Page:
Impossibly clean and shower fresh, this scent is all about the citrus.  They’re all here like a basket from a market: Bergamot, Lemons, Oranges, Grapefruit. It’s all as light as a fluffy cloud and squeaky clean.  Just a few flowers, nothing heavy, a touch of Rose maybe, and then an alleged base note of Cedar, Vetiver and Patchouli.  I say alleged because this stays fresh and zingy on me and never ventures into the Autumnal Ooomph that Patchouli and Cedar can provide so well.

A hint of Mint and Bay, and all those thirst quenching fruits, and you’d be hard pushed to find anything more sparkling and  pretty.

Naturally, this is slightly out of season, but I felt compelled to review it alongside a bargain buy I had yesterday, which is in the same vein as this, and which, I felt, merited its own review, rather than a “smells like” mention.

If you ever want to persuade anyone that you are respectable, virtuous and as healthy as an apple from a tree, then wear Clarins Eau des Jardins. You will SO get the job.

 

 

Editions de Parfums Frederic Malle Iris Poudre by Pierre Bourdon: Behold My Nemesis

Image

 I’m amazingly lucky to have been able to try Iris Poudre.  It doesn’t exactly fill the shelves at my local branch of Superdrug. Thank you LisaWordbird and your sample collection that would make a grown perfumista weep with joy (she has a phial of vintage Schiaperelli Shocking. Oh boy!).

For the Editions de Parfums range Frederic Malle used many of the greatest Noses in the world to produce their own scents under the Frederic Malle umbrella, giving them complete creative freedom.

 Iris Poudre is in no way a bad scent. It is well made, by expert Nose Pierre Bourdon, who I can now spot a mile off.  If there is a scent that repels me or disturbs me, you can bet that it’s a Bourdon. But that’s just me. Worth Courtesan had a similar effect. A growing sense of unwashed underwear bloomed on my skin when I wore it.  Who made it? Yep. M. Bourdon.  Serge LutensFeminite du Bois with its beautiful opening of smoky Woods turned to knickers on my skin.  Who made it?  Yep. You’ve gusset correctly, sorry guessed correctly, it was my old friend Pierre.

 Iris Poudre was the start of my realisation that when it comes to perfume, Monsieur Bourdon is my frenemy. That is to say, he is a great name in his field and his work is to be admired, but he and I are just a NO GO.

Iris Poudre had a profound effect on me. It was a vehement dislike that induced vivid visuals in my mind. A stuffy car, some kind of threatening menacing female presence (Cruella de Vil?).  An inability to find fresh air.  Someone open the window. I need to breathe!

It is as, the name suggests, a strong Iris that dominates. The Iris has been muffled , like a blanket over the face. Notes include: Iris, Tonka Bean, Vanilla, Musk, Vetiver and Sandalwood.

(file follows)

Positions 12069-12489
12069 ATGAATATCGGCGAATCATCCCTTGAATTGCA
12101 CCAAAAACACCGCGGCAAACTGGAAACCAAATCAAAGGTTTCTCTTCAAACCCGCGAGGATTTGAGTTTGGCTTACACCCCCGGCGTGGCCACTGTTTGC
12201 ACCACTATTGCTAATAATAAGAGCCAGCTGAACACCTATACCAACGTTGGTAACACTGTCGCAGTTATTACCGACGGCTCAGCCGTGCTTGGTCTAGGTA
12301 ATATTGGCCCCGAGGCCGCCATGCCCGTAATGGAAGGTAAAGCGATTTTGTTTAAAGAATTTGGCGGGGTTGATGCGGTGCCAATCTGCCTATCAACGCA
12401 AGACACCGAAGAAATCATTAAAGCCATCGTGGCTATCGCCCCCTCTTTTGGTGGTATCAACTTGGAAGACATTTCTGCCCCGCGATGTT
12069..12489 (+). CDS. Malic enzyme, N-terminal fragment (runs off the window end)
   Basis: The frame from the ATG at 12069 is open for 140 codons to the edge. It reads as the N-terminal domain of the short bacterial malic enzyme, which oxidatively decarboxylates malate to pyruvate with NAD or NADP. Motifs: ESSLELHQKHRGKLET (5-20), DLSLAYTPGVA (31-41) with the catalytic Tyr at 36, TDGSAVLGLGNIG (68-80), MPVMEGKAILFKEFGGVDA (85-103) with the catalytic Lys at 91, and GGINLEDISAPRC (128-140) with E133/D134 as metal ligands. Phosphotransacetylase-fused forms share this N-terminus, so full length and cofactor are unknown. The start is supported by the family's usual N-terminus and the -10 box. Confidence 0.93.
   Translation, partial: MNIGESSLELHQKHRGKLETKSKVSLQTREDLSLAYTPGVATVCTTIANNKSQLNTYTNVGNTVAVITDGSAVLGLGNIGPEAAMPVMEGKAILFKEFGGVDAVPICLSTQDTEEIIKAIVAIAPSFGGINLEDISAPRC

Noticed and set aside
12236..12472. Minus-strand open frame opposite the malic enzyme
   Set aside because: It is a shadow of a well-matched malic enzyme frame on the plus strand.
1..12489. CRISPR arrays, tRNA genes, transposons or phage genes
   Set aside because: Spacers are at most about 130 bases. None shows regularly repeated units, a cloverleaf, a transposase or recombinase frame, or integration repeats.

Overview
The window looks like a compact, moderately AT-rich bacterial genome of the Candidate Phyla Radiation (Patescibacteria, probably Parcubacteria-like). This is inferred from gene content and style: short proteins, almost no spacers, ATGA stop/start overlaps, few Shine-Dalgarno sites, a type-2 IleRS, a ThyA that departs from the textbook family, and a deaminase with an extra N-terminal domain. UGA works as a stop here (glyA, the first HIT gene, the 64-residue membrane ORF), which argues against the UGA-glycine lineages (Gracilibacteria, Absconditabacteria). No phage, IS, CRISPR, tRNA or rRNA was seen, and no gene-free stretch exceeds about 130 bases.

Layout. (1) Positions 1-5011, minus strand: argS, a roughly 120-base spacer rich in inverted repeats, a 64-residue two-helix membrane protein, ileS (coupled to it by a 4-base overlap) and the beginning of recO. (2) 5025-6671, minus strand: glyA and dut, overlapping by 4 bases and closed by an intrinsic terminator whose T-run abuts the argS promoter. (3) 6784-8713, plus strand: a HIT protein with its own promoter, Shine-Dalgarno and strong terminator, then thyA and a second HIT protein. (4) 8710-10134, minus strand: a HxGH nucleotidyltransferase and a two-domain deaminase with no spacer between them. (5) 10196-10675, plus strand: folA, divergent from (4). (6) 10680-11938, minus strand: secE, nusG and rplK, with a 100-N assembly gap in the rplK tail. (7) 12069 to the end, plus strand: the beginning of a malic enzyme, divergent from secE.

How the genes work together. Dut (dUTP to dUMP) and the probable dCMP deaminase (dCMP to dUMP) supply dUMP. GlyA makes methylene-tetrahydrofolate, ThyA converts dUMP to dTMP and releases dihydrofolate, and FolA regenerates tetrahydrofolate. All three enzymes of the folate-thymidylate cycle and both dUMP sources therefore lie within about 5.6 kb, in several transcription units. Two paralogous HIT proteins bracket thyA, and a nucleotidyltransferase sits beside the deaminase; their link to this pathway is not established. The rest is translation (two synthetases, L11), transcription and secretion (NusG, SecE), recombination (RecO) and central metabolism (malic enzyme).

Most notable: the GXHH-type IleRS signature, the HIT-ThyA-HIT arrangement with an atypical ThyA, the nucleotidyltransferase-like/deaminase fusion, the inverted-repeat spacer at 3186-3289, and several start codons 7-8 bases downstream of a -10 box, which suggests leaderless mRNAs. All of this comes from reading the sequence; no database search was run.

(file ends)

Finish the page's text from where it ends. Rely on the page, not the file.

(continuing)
The Musk does give it a femininity and softness, although to me it still feels like being suffocated.  The Iris is in its Sunday best, having had a good wash.  There is no carroty soil smell here. All is dry and powdery and there is no relief. In keeping with the Perfume Law of Sod, since I dislike this, it lasts nearly fifteen hours.  I had to scrub it off and it was still there, getting on my nerves like a drunken bore at Christmas.  If I had liked it, it probably would have faded pretty quickly. That is the Perfume Law of Sod.

Image
cheapsmells.com

 Iris Poudre costs megabucks, which is a good thing if it stops people wearing it around me.  However, if you like it and cannot find it or afford it, try the much cheaper Gianfranco Ferre: Ferre for Women.  It is the spitting image of Iris Poudre ( Myself and 60 Fragrantica users agree).  Guess who made it?  Yep, Pierre Bourdon.   Try not to confuse it with  Gianfranco Ferre Essence D’Eau which is a bright honey like yellow flowers scent.

My views are purely subjective of course, you may well love Iris Poudre, especially if you are a fan of Iris.  However I always think smelling a scent you hate is never a waste of time as it helps you establish what you love.

 

Aura by Loewe: The Tide is Turning

Image

We all know how celebrated the French perfume industry is, but let’s hear some good words about the lesser lauded Spanish perfume industry. As I may have mentioned, I am a big fan of  Jesus del Pozo Ambar (top of my Christmas Wish List as my small bottle is nearly empty), and of course, there’s Balenciaga, Paco Rabanne and even Dana, a Spanish born company that has taken over many drugstore classics such as Tabu, Chantilly and Le Jardin.  Loewe is a Spanish company that is famous for its luxe luggage and bags and has branched out, as have the world and his dog, into the fragrance world.